Besides music composed for amateurs, the main output of Giuliani's oeuvre is music intended for salons. Ambitious works from this genre are his Sonata Brilliant op. 15; Grand Overture op. 61, Gran Sonata Eroica op. 150 and two Gran Duetto Concertantes, opuses 52 and 130 for flute and guitar.

In the later Biedermeier era, the Schubertiades of 1820s arranged by Franz Schubert and his friends were informal middle-class social gatherings based around Schubert's music. After the performances, a grand feasting, games and dancing followed. The musical offering of these concerts usually began with a set of Schubert's lieder. This was followed by Schubert and his friends

performing piano duets or singing vocal quartets (Hanson 1985, 119-120).

Salons were an important contributor to the musical life of Vienna and in many ways, they reached much larger audiences than public concerts. Public concerts were tied to a concert season whereas salons held private concerts through the year. Also, during the first decades of the 19th century, concerts arranged in private outnumbered ones arranged in public. The concept of salon is important environment for Giuliani's music, as the guitar is a very intimate instrument and very suitable for smaller venues.

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3.4 Music at Home

While a topic connected close to the salons, I shall discuss here the most informal amateur musical activities occurring in Viennese homes separately.

Musical activities in private were common. The tradition derived from the aristocracy (and emulated by the middle classes), and musical talent was considered an important social asset (Morrow 1989, 2; Weber 1975, 31). An article from Allgemeine musikalische Zeitung dating from 1800 writes about the importance of having basic skills in music:

Every well-bred girl, whether she has talent or not, must learn to play the piano or to sing; first of all, it's fashionable; secondly, it's the most convenient way for her to put herself forward in society and thereby, if she is lucky, make an advantageous matrimonial alliance, particularly a moneyed one. The sons likewise must learn music: first also, because it is the thing to do and is fashionable; secondly, because it serves them too as a recommendation in good society; and experience teaches that many a fellow (at least among us) has musicked himself to the side of a rich wife, or into a highly lucrative position. Students without means support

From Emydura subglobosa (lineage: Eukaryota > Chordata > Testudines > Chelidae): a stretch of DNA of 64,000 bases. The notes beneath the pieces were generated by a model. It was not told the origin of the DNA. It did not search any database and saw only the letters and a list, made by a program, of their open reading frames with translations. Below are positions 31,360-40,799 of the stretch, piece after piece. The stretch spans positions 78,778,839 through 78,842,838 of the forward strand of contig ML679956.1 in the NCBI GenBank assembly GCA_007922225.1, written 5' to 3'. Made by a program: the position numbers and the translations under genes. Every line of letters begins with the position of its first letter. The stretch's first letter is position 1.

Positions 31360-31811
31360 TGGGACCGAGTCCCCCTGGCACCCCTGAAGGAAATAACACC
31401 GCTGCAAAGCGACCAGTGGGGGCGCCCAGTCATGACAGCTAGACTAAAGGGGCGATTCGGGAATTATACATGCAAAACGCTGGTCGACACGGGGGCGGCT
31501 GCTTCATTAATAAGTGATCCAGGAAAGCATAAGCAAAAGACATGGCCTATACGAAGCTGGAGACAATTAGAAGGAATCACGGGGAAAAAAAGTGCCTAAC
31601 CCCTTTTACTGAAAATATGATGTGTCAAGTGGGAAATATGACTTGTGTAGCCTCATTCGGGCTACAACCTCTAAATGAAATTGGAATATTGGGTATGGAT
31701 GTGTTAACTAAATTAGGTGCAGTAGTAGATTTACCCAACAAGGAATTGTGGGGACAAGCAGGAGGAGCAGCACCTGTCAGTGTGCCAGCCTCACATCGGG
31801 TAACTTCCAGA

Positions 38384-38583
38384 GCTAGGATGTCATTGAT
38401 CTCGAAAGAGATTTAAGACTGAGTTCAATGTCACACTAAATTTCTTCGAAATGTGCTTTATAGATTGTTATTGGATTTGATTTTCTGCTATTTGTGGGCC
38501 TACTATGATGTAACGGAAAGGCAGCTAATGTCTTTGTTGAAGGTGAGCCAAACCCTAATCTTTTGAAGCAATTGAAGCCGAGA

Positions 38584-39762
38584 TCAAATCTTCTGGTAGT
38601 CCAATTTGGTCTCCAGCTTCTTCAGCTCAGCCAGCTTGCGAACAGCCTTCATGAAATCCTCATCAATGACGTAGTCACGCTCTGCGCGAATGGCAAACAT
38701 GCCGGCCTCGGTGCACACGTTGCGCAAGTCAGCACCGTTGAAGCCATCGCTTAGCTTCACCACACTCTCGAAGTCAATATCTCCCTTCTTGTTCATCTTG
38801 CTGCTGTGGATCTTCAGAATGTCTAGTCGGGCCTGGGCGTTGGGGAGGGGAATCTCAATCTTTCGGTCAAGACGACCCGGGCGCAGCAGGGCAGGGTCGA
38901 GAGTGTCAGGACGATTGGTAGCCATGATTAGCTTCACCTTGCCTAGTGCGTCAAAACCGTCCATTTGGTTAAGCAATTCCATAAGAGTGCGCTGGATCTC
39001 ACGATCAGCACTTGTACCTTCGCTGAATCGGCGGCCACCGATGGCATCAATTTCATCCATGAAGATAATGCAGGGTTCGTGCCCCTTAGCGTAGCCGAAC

themselves by music...if someone wants to be a lawyer, he acquires a lot of acquaintances and clients through music by playing everywhere; the same is true of the aspiring physician (Loessers translation, quoted in Hanson 1985, 119).

Perhaps due to music's position as an important social factor, Vienna at the end of 18th century and early 19th century had an unusually high number of competent amateur performers (Morrow 1989, 2-3).

Amateurs needed teachers to succeed in developing their musical skills. Thus, for musicians, teaching at private homes was a significant source of income. Famous musicians acquired pupils at their public and private performances, such as the benefit concerts or a musical soirée. Less famous players used advertisements in local newspapers to offer their teaching or accompaniment skills.

Fees for teaching varied depending on the social status of a pupil. Franz Schubert, for example, earned 75 florins a month for teaching the daughters of the wealthy Count in the summer of 1818.

In comparison, in a middle-class home in 1820 he earned about 2 fl. (Hanson 1985, 30). Giuliani was more or less actively teaching among his other activities. Some of his works are dedicated to his students, such as Amusemes op.10 to Princess Caroline de Kinsky and Sonata Brilliant op.15 to Josephine Edlen von Maillard (Heck 2013). He also has 13 collections of studies, which many of them, such as op.1, op.10, op.50 and op.100 are probably released to answer high demand (Heck 2013).

A typical form of music-making in private was social music that includes musical